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Building & Leading a Team Takes Intentional Planning and Action

By Julie Scagell

Throughout my career, I’ve had the opportunity to work on some pretty remarkable teams—teams that seemed to naturally gel, where every single member knew what they had to contribute to reach a common goal and did so in a way that felt effortless. It was only when I found myself in a leadership position that I realized just how challenging it is to create cohesive, collaborative groups.

Of course, a leader or executive must do more than create successful teams; a leader must also inspire others to action. It seems like table stakes: If you’re in a leadership position in any industry, you should naturally inspire others to perform, innovate, collaborate and prosper. But as author and speaker Simon Sinek said, “There are leaders, and there are those who lead.” Only the latter inspires.

Those who lead don’t have to be the ones with the most senior job title. But they must be able to articulate with exact precision why others should follow them. They must be able to compel team members not to just do/create/ produce, but also to care about why they are doing/creating/producing

People who lead create space for others to absorb their message and decide for themselves if it’s one they believe in. If it is, those team members will throw themselves into the job at hand because they understand the why and feel a part of that mission. But to be successful, says Dena Lowery, chief operating officer of Opus Agency, an experiential event agency headquartered in Portland, Oregon, every person needs to know his or her role.

“Each team member needs to know their individual strengths and weaknesses and how those contribute to the overall success of a team. The most effective teams I’ve seen work in synchronicity—one unit moving in sync with our clients and themselves, always keeping the common goal in mind,” says Lowery. Before a team can do this, she says, all its members must all understand where they are going and how they are going to get there.

Choosing Your Team

As one might imagine, building a successful team starts during the recruitment process. Most hiring managers are so laser-focused on ensuring candidates have the requisite skill sets and experience a position requires that they fail to recognize a lot of those skills can be taught.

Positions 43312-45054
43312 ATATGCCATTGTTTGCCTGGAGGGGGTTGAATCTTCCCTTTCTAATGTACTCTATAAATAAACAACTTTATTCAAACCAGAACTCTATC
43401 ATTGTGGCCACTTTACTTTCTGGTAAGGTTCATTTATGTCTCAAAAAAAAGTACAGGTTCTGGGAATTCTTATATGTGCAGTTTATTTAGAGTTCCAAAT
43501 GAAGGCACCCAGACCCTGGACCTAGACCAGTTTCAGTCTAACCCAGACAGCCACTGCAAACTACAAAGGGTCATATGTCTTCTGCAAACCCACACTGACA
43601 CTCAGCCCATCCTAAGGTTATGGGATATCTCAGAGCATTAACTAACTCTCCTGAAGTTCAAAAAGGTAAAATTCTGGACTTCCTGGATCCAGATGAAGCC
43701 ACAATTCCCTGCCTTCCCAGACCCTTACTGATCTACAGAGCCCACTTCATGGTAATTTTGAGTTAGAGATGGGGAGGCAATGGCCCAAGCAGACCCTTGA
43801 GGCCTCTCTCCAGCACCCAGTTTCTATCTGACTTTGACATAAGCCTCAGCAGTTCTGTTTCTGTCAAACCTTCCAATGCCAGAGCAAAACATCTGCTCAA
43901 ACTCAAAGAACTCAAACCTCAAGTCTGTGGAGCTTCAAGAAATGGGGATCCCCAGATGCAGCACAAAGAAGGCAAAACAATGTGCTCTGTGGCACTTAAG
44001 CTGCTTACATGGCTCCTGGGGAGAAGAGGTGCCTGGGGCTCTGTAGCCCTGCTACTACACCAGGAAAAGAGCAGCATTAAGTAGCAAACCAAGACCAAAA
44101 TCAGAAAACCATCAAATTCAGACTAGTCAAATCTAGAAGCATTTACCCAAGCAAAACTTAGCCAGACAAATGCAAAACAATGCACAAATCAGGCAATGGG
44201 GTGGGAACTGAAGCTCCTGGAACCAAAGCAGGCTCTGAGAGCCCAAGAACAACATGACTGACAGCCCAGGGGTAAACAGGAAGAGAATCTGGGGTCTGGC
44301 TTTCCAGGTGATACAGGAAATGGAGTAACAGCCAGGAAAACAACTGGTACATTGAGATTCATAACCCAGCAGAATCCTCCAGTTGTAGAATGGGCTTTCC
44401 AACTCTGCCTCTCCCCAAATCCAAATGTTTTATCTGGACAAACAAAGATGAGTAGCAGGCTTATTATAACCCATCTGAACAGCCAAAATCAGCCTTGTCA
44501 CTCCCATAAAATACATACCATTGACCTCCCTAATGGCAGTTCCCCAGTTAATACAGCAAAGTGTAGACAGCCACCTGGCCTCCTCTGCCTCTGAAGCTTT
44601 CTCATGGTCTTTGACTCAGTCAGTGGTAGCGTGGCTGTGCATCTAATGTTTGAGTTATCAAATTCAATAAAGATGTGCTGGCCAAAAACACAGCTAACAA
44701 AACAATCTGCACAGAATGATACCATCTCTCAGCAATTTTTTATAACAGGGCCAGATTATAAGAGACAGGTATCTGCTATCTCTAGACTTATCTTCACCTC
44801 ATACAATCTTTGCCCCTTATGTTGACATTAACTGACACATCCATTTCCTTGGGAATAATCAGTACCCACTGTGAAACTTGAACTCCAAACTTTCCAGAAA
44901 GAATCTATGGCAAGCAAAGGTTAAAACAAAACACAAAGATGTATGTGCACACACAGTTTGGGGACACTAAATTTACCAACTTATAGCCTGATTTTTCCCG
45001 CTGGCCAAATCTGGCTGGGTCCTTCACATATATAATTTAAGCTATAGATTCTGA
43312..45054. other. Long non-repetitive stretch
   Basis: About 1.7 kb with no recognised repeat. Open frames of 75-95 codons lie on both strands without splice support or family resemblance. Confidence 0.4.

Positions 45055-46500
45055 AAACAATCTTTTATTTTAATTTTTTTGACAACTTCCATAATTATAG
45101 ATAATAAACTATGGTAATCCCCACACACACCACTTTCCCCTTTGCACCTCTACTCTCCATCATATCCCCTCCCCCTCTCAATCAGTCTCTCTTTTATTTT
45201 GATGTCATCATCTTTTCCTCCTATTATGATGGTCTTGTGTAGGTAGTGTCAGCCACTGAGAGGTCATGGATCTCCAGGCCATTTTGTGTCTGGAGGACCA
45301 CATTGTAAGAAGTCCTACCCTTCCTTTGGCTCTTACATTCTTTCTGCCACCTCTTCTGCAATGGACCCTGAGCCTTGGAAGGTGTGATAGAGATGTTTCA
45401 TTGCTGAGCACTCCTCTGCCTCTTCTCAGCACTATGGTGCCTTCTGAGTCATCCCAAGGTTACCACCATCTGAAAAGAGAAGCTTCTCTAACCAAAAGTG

Hire with a “culture-fit first” mind-set, says Betsy Leatherman, global president of Full Circle Group, a global executive coaching and leadership organization with clients throughout the Northwest. “You can’t hire an individual who doesn’t fit into the culture you’re creating or who doesn’t share similar principles,” she says. “These teammates will never work out long-term. Even if they’re able to contribute individually, they will never share the collective philosophies of what you’re trying to accomplish as an organization. You either succeed or fail as a team, so spend time upfront ensuring you have the right team members to set you up for success.”

Inspiring Your Team

Once your team is on board, spend time learning about what motivates them. Bond them immediately with other team members and the internal resources available to help them feel connected. Plan activities and events that foster personal connections. It’s one thing to spend time with someone at work but investing in them outside the office setting is critical.

It seems like common sense, but not geting to know its employees is a mistake frequently made by organizations. “Often, companies don’t seem to know what people want, what strengths they bring to the table and how they are best motivated,” says Dana Shaw-Arimoto, founder and CEO of Phoenix5 and author of Stop Settling: Settle Smart. “This is what I call absenteeism management. Get to know your people. Let them get to know you.”

Loyalty is earned; it comes from years of working alongside each other and understanding the unique value every single person brings to the table.

For teammates to stay connected, those who lead are also adept at recognizing the type of learning, continuous education and recognition that is necessary for the teams’ overall success.